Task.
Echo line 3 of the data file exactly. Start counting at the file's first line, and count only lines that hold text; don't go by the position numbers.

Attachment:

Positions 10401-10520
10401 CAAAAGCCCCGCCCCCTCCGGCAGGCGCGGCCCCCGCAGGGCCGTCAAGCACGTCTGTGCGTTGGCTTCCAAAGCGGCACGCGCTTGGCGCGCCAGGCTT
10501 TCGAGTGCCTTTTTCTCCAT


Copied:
10501 TCGAGTGCCTTTTTCTCCAT